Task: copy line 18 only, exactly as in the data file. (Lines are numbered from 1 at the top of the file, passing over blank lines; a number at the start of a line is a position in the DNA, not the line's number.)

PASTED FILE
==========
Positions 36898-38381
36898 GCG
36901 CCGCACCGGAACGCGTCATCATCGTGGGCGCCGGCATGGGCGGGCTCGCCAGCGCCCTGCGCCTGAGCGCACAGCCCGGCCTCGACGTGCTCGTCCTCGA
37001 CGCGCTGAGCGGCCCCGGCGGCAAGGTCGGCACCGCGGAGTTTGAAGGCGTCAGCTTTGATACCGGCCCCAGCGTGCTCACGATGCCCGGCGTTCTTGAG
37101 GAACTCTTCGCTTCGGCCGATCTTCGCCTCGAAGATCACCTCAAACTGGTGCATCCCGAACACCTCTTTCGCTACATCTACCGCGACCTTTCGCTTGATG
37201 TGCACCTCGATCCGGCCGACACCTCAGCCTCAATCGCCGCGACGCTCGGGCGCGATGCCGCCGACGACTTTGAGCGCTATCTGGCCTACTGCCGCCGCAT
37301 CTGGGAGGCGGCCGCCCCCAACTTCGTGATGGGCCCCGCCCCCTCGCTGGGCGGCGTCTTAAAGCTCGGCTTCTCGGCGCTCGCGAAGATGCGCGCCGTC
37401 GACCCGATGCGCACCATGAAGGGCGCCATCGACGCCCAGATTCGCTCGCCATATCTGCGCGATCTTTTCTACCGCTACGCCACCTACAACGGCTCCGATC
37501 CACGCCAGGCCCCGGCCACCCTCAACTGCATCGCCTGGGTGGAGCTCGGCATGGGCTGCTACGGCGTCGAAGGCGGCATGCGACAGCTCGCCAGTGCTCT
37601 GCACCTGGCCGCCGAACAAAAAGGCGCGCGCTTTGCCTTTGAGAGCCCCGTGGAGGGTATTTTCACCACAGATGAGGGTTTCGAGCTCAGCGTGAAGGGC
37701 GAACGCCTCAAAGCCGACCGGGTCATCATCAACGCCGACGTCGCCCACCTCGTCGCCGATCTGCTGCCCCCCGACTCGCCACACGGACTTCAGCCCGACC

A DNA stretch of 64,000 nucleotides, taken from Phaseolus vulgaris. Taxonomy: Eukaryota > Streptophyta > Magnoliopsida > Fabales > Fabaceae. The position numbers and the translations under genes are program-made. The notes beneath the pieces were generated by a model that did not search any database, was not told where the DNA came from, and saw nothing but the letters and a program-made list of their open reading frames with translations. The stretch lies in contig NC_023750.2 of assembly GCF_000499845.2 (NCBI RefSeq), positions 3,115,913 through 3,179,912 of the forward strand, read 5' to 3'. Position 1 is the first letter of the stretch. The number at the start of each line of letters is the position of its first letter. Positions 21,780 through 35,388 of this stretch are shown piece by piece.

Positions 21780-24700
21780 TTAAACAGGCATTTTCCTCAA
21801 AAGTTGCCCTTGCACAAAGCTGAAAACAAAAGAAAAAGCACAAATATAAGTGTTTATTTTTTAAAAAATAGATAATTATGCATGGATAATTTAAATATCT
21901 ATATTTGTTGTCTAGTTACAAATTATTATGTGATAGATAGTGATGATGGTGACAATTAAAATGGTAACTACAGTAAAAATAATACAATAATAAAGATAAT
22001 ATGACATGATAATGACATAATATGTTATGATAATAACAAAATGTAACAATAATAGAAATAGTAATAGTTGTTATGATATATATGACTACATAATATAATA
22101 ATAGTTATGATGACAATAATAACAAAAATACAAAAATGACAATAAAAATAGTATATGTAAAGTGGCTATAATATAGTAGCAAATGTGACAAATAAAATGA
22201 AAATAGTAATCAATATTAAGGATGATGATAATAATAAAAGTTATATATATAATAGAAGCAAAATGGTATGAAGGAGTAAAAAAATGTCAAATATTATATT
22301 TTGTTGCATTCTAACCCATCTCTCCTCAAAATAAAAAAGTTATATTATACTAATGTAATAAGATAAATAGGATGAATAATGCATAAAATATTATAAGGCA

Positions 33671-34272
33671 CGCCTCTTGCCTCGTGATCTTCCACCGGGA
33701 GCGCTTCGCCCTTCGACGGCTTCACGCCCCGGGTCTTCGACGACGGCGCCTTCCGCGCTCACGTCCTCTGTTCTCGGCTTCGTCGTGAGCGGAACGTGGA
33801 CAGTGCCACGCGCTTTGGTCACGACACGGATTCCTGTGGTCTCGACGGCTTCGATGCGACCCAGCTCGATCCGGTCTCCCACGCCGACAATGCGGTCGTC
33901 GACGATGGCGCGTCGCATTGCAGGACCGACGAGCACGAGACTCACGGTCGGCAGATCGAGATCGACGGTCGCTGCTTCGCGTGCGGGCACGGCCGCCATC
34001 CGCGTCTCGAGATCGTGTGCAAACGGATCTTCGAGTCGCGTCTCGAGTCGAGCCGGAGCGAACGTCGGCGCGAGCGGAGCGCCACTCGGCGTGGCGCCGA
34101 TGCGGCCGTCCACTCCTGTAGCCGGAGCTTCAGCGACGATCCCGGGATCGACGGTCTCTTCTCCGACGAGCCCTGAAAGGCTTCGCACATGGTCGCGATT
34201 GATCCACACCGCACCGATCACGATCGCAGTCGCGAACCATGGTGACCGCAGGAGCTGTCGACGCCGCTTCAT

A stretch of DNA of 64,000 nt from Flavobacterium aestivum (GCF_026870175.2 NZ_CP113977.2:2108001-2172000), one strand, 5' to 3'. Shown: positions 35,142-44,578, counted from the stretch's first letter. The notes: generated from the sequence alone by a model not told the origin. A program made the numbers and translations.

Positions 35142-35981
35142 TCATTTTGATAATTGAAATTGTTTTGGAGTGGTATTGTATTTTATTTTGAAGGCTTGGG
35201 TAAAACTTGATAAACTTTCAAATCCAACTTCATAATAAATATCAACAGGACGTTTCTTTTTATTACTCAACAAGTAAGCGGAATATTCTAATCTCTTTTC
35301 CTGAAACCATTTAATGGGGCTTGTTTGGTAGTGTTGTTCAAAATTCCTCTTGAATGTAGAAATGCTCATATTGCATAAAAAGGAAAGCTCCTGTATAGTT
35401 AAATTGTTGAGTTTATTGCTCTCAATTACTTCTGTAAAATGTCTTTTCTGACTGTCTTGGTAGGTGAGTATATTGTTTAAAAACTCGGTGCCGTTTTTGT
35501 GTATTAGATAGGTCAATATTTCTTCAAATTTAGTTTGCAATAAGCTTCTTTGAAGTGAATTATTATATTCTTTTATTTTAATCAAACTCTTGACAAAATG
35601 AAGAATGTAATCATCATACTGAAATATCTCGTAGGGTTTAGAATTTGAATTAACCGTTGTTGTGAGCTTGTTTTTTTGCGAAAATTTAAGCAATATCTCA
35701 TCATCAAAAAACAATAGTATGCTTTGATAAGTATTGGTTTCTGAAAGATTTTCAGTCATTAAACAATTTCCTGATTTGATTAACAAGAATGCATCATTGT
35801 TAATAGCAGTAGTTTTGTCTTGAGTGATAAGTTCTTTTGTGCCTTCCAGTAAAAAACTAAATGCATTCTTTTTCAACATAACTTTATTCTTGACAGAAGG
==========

22101 ATAGTTATGATGACAATAATAACAAAAATACAAAAATGACAATAAAAATAGTATATGTAAAGTGGCTATAATATAGTAGCAAATGTGACAAATAAAATGA